• Use barriers such as horticultural fleece to drape over crops at risk from Cabbage White butterfly caterpillars. Try placing a layer of eggshells, sharp sand or horticultural grit around plants susceptible to slug and snail damage to slow them down. Wrap copper tape around the rim of pots or place copper rings around the base of vegetables, as slugs and snails won't cross copper because it gives them a slight electrical shock. Coffee is also helpful if placed around plants because slugs and snails dislike caffeine. A 45cm high vertical fine mesh or fleece barrier erected around carrots will stop carrot root fly from getting access to your carrots to lay their eggs.
  • Try planting companion plants near to your crops. Many insects, particularly aphids, hate strong scented plants, such as marigolds or chives, so plant them next to high risk crops like tomatoes or carrots.
  • Slug pellets can be purchased as either organically approved or not. Try to choose pellets formulated on non-toxic ingredients to avoid harming other creatures, be them domesticated pets or wildlife. Always follow the distribution rates recommended on the packaging.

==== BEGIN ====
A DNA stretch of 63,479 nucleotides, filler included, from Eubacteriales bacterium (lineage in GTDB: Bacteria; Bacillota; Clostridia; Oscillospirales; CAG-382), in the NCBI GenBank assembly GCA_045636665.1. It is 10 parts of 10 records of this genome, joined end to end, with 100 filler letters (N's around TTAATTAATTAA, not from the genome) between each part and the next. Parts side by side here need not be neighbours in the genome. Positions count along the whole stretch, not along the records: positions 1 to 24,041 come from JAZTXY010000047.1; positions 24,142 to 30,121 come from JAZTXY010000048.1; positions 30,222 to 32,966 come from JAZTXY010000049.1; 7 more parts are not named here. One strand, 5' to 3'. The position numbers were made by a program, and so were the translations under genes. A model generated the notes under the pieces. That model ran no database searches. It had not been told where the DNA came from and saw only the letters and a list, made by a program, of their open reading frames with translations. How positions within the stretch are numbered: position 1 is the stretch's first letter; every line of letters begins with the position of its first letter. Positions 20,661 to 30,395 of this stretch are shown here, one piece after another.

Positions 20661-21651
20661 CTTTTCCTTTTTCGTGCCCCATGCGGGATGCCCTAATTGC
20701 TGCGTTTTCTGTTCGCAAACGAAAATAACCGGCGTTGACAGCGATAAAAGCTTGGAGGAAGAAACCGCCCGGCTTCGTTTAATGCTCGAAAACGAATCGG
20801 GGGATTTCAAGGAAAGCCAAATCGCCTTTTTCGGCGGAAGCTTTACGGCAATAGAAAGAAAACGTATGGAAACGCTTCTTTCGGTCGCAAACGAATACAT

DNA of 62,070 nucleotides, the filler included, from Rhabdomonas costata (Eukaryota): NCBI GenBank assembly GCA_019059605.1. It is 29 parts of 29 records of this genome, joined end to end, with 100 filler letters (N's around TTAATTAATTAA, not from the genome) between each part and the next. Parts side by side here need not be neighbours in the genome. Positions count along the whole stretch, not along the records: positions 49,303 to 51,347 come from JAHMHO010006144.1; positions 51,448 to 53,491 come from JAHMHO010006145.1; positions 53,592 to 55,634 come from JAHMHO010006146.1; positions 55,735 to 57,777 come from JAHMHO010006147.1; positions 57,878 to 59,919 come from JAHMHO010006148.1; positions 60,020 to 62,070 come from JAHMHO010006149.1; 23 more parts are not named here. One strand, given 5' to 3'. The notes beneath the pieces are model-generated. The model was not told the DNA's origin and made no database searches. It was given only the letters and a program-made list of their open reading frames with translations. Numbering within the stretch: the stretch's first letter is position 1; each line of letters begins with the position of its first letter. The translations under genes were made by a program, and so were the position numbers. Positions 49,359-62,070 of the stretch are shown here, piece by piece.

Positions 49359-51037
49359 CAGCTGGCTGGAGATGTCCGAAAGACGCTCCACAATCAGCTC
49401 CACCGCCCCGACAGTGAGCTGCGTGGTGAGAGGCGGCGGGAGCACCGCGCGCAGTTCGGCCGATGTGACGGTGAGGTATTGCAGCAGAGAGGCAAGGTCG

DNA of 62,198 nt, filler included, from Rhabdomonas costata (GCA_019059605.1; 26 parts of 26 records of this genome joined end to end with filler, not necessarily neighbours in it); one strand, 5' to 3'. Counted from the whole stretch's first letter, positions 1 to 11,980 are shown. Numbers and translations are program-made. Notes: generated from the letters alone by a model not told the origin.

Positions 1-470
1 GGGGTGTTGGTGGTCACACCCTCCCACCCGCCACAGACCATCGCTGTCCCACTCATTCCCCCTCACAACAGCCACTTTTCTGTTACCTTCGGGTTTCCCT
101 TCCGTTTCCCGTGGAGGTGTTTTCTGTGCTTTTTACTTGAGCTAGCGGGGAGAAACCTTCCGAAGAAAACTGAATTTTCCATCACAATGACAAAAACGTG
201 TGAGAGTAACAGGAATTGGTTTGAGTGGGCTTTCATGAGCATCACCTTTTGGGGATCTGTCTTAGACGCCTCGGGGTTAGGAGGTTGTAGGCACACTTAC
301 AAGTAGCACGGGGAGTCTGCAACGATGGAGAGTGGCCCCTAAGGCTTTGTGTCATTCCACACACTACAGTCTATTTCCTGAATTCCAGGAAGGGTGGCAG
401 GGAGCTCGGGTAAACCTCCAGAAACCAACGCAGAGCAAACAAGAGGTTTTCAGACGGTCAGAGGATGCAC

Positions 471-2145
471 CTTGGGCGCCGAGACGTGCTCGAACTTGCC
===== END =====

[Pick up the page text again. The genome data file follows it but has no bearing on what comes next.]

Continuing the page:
• Pesticides based on soft soap or insecticidal soap are non-residual. These can be used to combat sawflies, woodlice, red spider mites, aphids and caterpillars.
  • Nematodes are microscopic natural predators that are usually sold in the form of a powder that can be mixed with water and then watered on to the plants and surrounding soil. Some of these natural predators destroy insects, whilst others are species specific.
  • Sticky traps are hung in greenhouses and they will attract wasps, aphids and whitefly, which in turn get stuck to the traps and die.
  • Hang pheromone traps in fruit trees. These will attract the male codling moths, which then get stuck to the sticky inside of the trap. You can also hang wasp traps near to fruit trees in advance of the fruit becoming fully ripe.

The Chemical Suggestions

  • Contact pesticides are usually applied by spraying. These will only kill live bugs and are not absorbed by the plant which is why they need to be applied regularly.
  • Systemic pesticides are absorbed by the plant, and are very good at controlling insects that are sap-feeders. The main problem with these is that they will kill insects that are both good and bad.

Identifying The Pests